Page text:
The protagonist, the CEO of Juul Labs (Juul), an e-cigarette company founded to help smokers quit cigarettes, is trying to negotiate a merger with Philip Morris International (PMI), the behemoth tobacco company, in the face of bad press about e-cigarettes and Juul in particular. If Juul and PMI merge, Juul would have access to PMI's wide distribution network, a necessity for expanding into international developed markets. Although intended for adults, Juul had become popular with teens, especially middle and high schoolers, causing a spike in youth nicotine addiction. As a result, Juul and other e-cigarette brands faced heavy scrutiny and legislative regulation from government agencies. Juul had modified its marketing strategy and complied with government orders in an attempt to reduce the accessibility and popularity of Juuls to minors, but still faced public and governmental criticism that threatened to jettison the merger.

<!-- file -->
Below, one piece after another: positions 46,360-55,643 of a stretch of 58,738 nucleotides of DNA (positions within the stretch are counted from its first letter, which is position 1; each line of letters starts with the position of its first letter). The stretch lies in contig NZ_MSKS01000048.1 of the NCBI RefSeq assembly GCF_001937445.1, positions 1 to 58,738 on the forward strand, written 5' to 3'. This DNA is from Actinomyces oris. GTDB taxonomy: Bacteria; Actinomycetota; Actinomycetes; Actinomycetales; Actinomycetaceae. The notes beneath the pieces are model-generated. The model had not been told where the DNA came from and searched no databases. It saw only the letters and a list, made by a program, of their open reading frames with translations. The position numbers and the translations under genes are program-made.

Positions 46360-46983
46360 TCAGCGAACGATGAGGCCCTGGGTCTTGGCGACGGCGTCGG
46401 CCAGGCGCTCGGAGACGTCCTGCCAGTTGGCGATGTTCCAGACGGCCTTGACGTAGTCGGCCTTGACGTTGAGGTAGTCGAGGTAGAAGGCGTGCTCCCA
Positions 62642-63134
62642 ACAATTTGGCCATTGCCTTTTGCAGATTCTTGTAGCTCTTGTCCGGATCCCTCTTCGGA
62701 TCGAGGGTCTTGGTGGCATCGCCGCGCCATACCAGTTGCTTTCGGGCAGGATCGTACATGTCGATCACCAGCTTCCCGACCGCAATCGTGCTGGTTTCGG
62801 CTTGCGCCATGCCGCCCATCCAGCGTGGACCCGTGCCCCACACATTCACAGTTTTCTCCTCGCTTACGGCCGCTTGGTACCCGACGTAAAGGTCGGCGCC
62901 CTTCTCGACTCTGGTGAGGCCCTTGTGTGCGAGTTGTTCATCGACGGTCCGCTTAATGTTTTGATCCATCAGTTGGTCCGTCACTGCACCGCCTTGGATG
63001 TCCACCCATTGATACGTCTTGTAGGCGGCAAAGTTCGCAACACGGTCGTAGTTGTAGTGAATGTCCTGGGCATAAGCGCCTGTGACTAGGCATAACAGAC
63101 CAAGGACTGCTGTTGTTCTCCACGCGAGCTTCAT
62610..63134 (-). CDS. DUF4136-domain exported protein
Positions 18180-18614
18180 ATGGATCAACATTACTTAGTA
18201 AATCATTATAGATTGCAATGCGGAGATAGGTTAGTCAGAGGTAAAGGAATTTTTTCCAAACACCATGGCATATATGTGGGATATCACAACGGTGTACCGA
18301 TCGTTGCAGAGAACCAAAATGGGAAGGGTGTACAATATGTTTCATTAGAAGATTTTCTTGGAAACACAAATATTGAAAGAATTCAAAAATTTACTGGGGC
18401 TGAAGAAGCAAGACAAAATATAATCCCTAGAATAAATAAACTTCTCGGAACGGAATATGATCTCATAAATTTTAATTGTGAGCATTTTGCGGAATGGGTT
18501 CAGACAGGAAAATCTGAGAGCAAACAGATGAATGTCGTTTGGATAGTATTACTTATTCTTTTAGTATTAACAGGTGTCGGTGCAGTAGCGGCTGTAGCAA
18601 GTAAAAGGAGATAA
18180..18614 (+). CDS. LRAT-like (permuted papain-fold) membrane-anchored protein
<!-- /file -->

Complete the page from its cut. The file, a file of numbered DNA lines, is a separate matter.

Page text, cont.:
As an ex-smoker, the protagonist strongly supports e-cigarettes as a means to end cigarette use, and thus believes in Juul's purpose. Yet there is no denying that e-cigarette use (particularly the use of flavored e-cigarettes) has led many teens to vape. Because of the attacks from legislators and the media, however, PMI had reservations about doing business with Juul. But despite its efforts to address the problem—including support of raising the legal nicotine use age from 18 to 21—the protagonist wonders if the company had done enough. What other changes could be enacted at Juul? Did taking part in the battle against teen nicotine addiction make up for the fact that Juul practically initiated this particular nicotine epidemic? What other efforts could could prove Juul's intention to help adult cigarette smokers and to redeem Juul's reputation in the eyes of both the public and the government? Finally, was there any way to salvage Juul's pending merger with PMI?